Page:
I’ve been putting together book versions of this blog, and in the process I’ve been giving the whole thing a good line edit. There’s a difference between a blog and a book, at least as far as I’m concerned. Writing for this blog, I do try to get the spelling and the grammar as close to correct as can quickly be accomplished, and I do try to polish awkward sentences a bit before I push, “publish.” I go fast, though, so there have often been areas that could profit from more rewriting. In making some of the posts into books, I’m doing that last rewrite and a close line edit. It’s fascinating.
The English language provides the fascination. I’ve been learning about the fine points of grammar, vocabulary, and spelling, which is fun. The difference in the use of “loath” and “loathe,” for instance. Here is a section that’s got me thinking about this process:
“By now, of course, the evangelicals have grown in importance by leaps and bounds. Bounds and more bounds! They hardly know any bounds these days!”
I was very pleased with this section when I wrote it, for the simple reason that it uses two senses of the word, “bounds.” Editing that post, I thought it wise to look up the words in my Concise Oxford English Dictionary, which was by far the most cost-effective huge etymological dictionary available at my nearest retail outlet at the time. (It’s a British English dictionary, but it is very careful to point out differences in spelling and usage between the British and the American versions of the language.) I had used it correctly in both cases, but it was interesting to see the word, “bound,” listed four times in a row. There was a verb, and a noun, and an adjective, with the past participle of another verb thrown in for good measure. All of them had very different origins.
There’s bound, verb, to walk or run with leaping strides (or as a noun, a leaping movement towards or over something). That one derives from the French, bond (n.), bondir (v.), originally appearing as the Latin word, bombus, meaning “humming.”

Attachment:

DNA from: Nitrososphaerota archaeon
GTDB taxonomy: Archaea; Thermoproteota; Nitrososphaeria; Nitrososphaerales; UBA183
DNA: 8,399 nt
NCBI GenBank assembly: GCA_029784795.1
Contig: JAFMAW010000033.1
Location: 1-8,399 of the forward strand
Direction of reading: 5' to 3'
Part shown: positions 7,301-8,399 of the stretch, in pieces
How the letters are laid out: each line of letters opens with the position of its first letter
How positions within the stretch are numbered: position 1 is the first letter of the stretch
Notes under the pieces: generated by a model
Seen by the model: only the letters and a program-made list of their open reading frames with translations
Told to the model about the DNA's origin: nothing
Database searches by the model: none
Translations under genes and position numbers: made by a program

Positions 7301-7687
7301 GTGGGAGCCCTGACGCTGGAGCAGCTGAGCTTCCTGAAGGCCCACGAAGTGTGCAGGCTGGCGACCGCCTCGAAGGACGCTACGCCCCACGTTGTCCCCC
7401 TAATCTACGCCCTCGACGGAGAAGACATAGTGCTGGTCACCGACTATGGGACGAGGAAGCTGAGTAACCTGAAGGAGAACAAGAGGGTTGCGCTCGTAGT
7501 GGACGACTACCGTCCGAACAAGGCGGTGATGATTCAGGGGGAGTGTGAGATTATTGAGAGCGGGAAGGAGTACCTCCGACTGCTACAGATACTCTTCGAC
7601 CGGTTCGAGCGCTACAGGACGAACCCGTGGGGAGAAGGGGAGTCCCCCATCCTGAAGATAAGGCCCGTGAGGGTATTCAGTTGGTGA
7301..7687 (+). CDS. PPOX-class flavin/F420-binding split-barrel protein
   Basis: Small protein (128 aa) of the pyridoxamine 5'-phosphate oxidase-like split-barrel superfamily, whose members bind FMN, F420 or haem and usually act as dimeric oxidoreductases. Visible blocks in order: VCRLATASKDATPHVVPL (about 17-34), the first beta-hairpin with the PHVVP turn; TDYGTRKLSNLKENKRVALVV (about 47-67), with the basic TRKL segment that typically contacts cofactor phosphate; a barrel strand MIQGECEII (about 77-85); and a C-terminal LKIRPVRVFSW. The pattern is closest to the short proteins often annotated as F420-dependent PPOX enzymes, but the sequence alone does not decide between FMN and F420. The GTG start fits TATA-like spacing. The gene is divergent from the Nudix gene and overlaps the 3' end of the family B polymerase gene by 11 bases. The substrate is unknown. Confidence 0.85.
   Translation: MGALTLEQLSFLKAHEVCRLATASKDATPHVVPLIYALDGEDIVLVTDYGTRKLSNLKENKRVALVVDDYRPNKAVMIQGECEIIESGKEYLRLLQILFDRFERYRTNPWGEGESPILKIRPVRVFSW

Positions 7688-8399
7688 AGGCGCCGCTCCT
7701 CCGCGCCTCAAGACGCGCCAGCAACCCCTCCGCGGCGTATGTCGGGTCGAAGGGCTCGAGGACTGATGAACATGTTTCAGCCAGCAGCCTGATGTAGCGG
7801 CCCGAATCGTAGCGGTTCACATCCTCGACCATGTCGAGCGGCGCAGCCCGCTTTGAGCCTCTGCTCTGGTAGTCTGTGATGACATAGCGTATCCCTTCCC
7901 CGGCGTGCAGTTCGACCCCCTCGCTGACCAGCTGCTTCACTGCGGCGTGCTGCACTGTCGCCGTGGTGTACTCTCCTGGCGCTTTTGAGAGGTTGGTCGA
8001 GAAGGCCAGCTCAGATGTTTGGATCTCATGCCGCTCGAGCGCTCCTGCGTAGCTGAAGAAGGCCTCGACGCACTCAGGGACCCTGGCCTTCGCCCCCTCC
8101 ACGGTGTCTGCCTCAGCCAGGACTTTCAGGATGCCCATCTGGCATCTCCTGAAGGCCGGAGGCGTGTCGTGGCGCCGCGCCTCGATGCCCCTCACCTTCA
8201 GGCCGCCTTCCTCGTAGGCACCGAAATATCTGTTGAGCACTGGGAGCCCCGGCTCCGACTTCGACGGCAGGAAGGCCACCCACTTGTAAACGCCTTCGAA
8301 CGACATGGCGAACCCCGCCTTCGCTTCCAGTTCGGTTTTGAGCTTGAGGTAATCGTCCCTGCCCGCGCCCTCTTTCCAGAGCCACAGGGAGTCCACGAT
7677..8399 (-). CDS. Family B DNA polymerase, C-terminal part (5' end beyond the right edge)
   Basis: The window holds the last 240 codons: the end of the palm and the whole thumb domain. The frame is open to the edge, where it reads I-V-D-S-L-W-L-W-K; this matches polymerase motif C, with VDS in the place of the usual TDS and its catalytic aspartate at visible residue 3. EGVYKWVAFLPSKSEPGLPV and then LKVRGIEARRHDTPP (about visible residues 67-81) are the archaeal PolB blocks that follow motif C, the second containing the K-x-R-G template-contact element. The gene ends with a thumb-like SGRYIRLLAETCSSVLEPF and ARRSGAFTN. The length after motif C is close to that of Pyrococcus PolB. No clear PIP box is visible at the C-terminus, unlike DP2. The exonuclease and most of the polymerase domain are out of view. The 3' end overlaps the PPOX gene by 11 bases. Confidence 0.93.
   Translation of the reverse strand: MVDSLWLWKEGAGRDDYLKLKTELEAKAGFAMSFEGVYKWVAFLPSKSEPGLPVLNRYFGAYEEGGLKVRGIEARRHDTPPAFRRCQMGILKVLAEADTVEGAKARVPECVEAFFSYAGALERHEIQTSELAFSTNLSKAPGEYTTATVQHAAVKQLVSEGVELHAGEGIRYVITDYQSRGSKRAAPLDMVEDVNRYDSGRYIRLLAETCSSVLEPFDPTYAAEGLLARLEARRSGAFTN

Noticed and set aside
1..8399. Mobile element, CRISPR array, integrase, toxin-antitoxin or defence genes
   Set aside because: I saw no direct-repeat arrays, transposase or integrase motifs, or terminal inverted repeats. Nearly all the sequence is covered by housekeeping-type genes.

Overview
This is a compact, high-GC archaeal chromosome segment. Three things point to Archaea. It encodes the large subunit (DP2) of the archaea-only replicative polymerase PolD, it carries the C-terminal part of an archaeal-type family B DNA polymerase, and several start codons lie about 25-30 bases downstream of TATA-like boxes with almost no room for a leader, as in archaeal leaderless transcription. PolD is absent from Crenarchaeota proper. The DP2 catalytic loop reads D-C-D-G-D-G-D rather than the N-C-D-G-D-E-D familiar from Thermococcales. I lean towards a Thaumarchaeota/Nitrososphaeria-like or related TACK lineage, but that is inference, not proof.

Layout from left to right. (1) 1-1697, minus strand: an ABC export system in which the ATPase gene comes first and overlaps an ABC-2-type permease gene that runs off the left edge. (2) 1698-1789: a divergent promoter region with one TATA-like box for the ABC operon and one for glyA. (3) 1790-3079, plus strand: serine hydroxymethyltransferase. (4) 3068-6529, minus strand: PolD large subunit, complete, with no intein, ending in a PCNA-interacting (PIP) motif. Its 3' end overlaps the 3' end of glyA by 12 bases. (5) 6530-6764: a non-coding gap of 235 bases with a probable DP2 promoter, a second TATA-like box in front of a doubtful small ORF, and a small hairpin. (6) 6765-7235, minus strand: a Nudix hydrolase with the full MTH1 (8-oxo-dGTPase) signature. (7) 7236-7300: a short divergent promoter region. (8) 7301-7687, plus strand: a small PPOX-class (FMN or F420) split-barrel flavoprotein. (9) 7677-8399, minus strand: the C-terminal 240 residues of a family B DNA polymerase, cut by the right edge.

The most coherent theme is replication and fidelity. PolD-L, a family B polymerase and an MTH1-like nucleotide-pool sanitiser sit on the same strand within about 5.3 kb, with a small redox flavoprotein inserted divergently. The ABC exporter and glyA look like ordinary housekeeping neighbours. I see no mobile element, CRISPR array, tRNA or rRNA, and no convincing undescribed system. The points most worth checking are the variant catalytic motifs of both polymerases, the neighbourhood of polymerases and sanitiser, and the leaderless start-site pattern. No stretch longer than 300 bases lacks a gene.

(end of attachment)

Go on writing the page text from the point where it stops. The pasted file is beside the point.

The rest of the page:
Then there’s bound, noun, a boundary (in technical matters, a limiting factor). (As a verb, to form the boundary of something.) This one arrived in the English from the Old French noun, bodne, which in turn derived from the Medieval Latin noun, bodina.
There is also an adjective, bound, meaning that something is going towards somewhere. In this case, the word appeared first in Middle English as boun, from the Old Norse, buinn, the past participle of bua, “to get ready.”
The last of the four “bounds” is the past participle of the verb, “to bind,” which is another story altogether. I should have added to the above, "It's as though they were not bound by the laws of gravity! Perhaps they should be bound to a tree!"
People who are just learning English love to complain about the complexity of the grammar and the huge vocabulary, but they don’t know the half of it. It’s an endless puzzle that no one ever really masters completely. I’m pretty sure that even old Winston Churchill would have admitted that he still came across English words and usages that he was not quite sure of.
Take heart, you English learners. We’re all in the same boat! There is always more to learn about English. Nobody could say with a straight face that learning English is easy, but it is endlessly fascinating, and it is a wonderfully useful language, capable of great precision and beauty.